means a piece of cloth. (Anglor-Saxon, fana; Latin,
pannus; Welsh, baner; Italian, bandiera; French,
“An emperor's banner should be sixe foote longe, and the same in
breath; a king's banner five foote; a prince's and a duke's banner,
four foote; a marquy's, an erle's, a viscount's, a baron's, and a
banneret's banner shall be but three foote square.” —Park.
The banner of the Prophet
is called Sanjek-sherif, and is kept in the Eyab mosque of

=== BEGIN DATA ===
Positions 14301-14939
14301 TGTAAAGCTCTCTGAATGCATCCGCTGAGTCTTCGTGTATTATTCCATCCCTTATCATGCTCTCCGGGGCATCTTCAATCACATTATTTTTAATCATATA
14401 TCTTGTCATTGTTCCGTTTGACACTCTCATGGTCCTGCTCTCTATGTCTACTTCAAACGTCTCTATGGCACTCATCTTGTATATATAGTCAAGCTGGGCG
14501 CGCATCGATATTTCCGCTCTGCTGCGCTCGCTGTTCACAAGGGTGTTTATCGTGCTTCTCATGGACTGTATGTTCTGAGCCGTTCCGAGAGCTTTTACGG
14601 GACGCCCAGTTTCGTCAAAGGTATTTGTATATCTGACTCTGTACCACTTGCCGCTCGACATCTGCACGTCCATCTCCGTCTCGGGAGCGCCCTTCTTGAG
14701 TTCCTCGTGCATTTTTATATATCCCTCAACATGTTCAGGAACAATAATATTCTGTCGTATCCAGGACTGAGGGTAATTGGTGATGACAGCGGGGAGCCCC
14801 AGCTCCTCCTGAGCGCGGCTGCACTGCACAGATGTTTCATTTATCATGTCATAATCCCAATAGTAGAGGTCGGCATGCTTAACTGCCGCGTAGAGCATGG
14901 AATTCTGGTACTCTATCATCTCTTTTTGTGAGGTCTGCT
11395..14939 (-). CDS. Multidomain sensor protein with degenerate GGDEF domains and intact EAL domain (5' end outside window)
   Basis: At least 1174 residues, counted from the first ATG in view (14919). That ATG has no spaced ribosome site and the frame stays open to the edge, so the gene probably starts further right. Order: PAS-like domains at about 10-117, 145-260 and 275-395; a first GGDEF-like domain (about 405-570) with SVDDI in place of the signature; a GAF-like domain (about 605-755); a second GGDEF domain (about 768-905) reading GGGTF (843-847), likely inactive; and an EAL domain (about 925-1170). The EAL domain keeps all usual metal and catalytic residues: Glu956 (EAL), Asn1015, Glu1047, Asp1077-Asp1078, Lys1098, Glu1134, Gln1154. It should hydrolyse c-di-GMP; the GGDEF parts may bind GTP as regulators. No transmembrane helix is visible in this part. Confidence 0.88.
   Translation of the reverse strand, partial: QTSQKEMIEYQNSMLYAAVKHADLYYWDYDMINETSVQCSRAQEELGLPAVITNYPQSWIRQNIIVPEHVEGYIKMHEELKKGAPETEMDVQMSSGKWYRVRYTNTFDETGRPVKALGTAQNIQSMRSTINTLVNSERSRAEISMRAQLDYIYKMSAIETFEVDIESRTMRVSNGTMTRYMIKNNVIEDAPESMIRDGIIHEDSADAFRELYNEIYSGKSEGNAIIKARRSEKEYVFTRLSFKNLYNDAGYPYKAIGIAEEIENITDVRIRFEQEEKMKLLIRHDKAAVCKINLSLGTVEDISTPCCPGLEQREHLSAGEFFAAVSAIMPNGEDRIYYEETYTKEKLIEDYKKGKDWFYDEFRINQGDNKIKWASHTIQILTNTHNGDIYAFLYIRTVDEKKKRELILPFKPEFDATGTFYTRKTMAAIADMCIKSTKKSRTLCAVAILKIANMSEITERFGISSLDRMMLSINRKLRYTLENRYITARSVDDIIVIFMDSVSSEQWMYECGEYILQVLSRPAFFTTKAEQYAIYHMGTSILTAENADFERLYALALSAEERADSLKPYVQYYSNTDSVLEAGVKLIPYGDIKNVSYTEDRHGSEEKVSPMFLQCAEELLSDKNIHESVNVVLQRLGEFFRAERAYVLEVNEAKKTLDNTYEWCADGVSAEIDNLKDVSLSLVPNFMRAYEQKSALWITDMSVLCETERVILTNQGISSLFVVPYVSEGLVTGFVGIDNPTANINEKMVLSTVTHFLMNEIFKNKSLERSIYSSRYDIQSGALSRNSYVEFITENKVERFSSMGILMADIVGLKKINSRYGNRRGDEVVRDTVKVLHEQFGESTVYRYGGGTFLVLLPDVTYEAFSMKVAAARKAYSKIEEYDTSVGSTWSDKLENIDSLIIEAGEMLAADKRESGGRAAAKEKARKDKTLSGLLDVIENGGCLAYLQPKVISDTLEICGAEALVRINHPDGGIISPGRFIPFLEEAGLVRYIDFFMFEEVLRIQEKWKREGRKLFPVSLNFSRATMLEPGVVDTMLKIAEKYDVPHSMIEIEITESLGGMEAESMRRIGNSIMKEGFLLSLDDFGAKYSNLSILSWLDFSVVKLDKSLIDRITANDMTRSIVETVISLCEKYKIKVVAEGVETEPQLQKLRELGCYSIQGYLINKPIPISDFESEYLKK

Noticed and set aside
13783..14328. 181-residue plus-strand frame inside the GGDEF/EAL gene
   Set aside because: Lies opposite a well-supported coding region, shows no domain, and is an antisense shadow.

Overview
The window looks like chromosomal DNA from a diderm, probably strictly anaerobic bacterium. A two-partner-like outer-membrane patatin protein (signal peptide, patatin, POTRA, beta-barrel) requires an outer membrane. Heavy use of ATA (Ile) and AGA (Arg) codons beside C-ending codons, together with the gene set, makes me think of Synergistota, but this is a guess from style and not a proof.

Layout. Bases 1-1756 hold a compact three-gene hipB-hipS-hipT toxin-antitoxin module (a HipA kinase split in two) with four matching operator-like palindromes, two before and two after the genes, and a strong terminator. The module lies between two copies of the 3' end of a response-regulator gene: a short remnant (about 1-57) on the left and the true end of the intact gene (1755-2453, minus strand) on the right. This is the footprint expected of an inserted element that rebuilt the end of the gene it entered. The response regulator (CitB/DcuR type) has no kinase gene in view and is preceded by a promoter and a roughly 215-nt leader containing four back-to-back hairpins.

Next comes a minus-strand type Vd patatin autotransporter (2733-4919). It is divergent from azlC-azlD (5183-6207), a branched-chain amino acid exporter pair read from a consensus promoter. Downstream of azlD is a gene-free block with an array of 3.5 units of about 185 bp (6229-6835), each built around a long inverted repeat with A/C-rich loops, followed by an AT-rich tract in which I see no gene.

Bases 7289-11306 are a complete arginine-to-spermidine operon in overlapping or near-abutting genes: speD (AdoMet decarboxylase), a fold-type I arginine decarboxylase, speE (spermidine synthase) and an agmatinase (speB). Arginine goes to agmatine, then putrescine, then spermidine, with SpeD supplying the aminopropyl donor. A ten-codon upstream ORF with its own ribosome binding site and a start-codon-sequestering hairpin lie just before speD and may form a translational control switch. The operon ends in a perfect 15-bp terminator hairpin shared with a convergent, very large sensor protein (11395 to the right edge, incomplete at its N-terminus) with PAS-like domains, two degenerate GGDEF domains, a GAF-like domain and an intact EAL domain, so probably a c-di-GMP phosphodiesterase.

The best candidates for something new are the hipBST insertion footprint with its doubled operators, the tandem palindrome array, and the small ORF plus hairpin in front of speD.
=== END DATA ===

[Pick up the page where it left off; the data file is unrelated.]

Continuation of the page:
The two black banners
borne before the Califs of the house of Abbas were called Night
The sacred banner of France
is the Oriflamme (q.v.).
Banners in churches.
These are suspended as thank-offerings to God. Those in St.
George's Chapel, Windsor, Henry VII's Chapel, Westminster, etc., are to
indicate that the knight whose banner is hung up, avows himself devoted
to God's service.
Source: Dictionary of Phrase and Fable, E. Cobham Brewer, 1894